Faith Of Their Distant Fathers

Volume 13, Issue 2  | 
Published 30/11/2016
John Sibi-Okumu

In this regular column a teacher, writer and media personality starts from personal anecdote to present an outsider’s reflections on the experience of a different community. The views expressed are entirely his own. His website:


In this regular column a teacher, writer and media personality starts from personal anecdote to present an outsider’s refl ections on the experience of a different community. The views expressed are entirely his own. His website:

‘Never discuss politics, sex or religion, if you want to win friends and influence people.’ This is a piece of advice which I have chosen to ignore in this instance in order to address the issue of practising faith, or failing to do so, amongst the South Asians who come regularly into my orbit. The great majority of them happen to be past students for whom I was ‘Monsieur Sibi’ in their high school days but who are now grown men and women, and above all close friends, with children of their own, making me a sort of honorary grandfather. I had to declare an interest from the outset: in times when fear of ‘radicalised’ Muslims has become part of our existence; in times when it is not uncommon for me to encounter people who introduce themselves by saying ‘my name is So-and-So and Jesus Christ is my personal saviour;’ in times when I attend supposedly secular meetings which invariably begin with a word of Christian prayer, I wondered whether in the South Asian community religion defined and energised certain people to quite the same degree.

So it was that, in the streets of central Stockholm in September (2016),  I found myself putting the question ‘what role does religion play in your life?’ to a young man whom, after the classroom, I had last seen at his wedding, some years before. Anonymity was guaranteed to all my respondents. He was Ismaili and his wife was  Hindu, a mix which had initially created tensions of its own. His own parents, living in Nairobi, made daily, evening trips to the mosque. However, he had to confess that he and his wife were doing a bad job of passing on their different religious traditions to their young son and daughter. Before the trip to Sweden, I had brought up the same subject in several other conversations and in the process, I learned something which I had not known before. Namely, that there was something akin to fundamentalist Islam and Christianity in the predominantly Hindu culture of South Asians who had come to make a home for themselves in East Africa. Furthermore, it emanated from India where it remained very much a phenomenon.

It appears  that there is a manifestation of ‘Hinduness’ called Hindutva which the ruling Bharatiya Janata Party or BJP, headed by prime minister Narendra Mohdi  has adopted as a guiding ideology. The term was first used in the early 1920s. Some interpreters of Hindutva had allowed it to include all indigenous, as opposed to foreign religions practised on the sub-continent - Jainism, Sikhism and Buddhism - but more and more it has become the express vehicle of Hinduism alone, turning vehemently and at times violently against infidels of its own choosing. For detractors, therefore, Hindutva is a loathsome and marginalising construct while for adepts it is a much needed instrument of national affirmation. To that end, there exists the Rashtriya Swayamsevak Sangh or RSS and other, smaller ‘volunteer organisations’ which have been created to spread the word. Apparently, there are RSS branches in Kenya, bringing together true believers in much the same way as their fundamentalist Muslim and Christian counterparts do in madrassas and Bible study groups.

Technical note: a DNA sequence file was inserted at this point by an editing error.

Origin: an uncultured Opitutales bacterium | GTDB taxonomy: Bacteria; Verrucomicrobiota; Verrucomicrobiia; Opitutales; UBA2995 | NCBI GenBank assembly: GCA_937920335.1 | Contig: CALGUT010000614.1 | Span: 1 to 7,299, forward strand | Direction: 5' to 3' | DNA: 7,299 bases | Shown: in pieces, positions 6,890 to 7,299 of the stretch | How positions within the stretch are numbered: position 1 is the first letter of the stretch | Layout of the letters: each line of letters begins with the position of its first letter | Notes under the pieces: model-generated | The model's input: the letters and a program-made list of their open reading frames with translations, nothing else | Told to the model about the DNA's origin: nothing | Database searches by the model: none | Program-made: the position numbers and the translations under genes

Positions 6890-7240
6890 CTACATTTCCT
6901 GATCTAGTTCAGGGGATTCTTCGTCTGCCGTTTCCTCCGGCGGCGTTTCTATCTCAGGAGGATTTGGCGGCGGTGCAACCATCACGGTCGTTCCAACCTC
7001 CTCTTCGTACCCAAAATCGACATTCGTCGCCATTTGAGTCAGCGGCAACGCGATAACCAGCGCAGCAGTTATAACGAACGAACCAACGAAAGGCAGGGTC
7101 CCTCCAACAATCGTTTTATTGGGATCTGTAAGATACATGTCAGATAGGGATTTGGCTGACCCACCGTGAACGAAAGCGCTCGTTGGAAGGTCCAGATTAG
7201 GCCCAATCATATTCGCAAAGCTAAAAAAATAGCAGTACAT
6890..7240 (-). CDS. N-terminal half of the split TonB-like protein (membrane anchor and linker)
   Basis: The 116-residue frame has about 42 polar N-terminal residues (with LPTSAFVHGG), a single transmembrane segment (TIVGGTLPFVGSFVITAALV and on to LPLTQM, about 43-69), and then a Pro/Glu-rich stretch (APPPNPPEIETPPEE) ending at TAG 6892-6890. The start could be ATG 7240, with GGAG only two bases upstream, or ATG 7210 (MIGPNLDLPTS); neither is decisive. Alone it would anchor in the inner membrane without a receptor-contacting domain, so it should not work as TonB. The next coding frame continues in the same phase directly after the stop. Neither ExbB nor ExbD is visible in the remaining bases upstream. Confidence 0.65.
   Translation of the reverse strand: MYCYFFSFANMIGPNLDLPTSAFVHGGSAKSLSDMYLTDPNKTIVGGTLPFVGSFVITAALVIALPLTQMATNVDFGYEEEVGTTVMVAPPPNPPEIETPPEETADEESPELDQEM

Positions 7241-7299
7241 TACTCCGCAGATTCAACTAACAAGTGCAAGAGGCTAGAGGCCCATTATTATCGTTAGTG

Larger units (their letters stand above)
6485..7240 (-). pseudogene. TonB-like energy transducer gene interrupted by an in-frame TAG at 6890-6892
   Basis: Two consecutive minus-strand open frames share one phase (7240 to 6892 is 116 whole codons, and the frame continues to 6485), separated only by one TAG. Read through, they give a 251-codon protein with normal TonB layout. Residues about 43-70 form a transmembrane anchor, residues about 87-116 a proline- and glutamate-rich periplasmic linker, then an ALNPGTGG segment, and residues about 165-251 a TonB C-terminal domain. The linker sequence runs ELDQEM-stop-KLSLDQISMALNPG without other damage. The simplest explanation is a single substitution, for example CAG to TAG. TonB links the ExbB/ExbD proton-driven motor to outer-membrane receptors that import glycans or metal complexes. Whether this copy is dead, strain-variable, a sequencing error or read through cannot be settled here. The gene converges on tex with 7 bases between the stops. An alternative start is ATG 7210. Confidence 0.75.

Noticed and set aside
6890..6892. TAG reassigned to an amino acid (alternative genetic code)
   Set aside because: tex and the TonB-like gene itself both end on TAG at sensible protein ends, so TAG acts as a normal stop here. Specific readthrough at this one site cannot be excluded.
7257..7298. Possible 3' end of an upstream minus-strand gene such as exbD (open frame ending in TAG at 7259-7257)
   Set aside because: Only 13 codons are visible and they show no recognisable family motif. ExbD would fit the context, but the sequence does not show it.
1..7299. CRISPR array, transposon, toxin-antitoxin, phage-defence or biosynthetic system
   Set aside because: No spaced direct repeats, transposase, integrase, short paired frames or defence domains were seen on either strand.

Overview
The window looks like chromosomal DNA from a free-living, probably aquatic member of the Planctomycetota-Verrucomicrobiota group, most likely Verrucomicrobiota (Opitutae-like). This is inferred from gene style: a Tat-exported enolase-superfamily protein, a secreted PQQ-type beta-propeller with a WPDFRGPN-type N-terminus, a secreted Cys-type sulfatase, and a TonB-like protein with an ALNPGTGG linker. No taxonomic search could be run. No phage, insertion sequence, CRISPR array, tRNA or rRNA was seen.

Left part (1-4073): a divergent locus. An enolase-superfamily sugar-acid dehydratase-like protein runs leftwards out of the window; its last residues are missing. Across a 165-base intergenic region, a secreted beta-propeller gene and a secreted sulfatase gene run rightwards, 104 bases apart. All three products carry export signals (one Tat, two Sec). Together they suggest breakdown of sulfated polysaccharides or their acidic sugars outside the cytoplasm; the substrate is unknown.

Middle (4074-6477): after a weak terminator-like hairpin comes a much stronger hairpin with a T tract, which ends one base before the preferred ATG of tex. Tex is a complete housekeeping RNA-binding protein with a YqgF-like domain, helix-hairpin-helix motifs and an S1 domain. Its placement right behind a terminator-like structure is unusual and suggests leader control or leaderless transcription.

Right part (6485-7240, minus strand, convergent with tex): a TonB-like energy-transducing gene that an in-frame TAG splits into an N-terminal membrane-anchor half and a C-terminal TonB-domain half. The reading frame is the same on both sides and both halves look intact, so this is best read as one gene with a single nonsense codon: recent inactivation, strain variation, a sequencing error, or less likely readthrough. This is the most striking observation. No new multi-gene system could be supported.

Central to these purist concerns was an attachment to the caste system, which is dying a very slow death in India itself despite the best efforts of humanists to eradicate it. However, my Kenyan-South- Asian interviewees professed not to see race, colour, creed or caste, leaving those preoccupations to their more conservative parents or, in some cases, live-in grandparents. In one household Mum was a believer and Dad was a sworn atheist, like his father before him. At significant weddings, some involving white partners, dressing up in beautiful Indian attire and going through a five-times-round-the-fire ritual to state vows were the only acknowledgment of traditional belief. One set of parents, during a meal that included a chicken and thus non-vegetarian dish, told me that their daughter’s wedding ceremony was conducted by an African family friend. And a woman to boot. Think of all the ancestors turning in their graves.

However, the pertinent observation was made that my sample group was made up of the children of the Kenyan-South-Asian élite, who, through their education, had grown to embrace the ways of the West and, making a very broad generalisation, to be embarrassed by certain manifestations of their own culture, religion being chief among them. The poorer folk are, I was reminded, the greater the allure of faith, with its comforting promise of a better tomorrow. I was also alerted to the presence of a new wave of South Asian migrants to Kenya, who far outnumber the descendants of the intrepid pioneers of the 20th century and who are much keener to sustain the distinctions which prevail in the motherland.

So, what grand conclusion was I to make?  Well, on avowedly insufficient evidence, that a minority population, far away from its place of origin, is drawn to experience a dilution of defining values. For one thing, there is likely to be less fear of censure for deviating from the norm and, for another, by offering its children an alternative world view, one generation finds it well-nigh impossible to transmit its notion of strict adherence to another. And, for now at least, in Kenya, the cycle remains unbroken.

© 2016 John Sibi-Okumu

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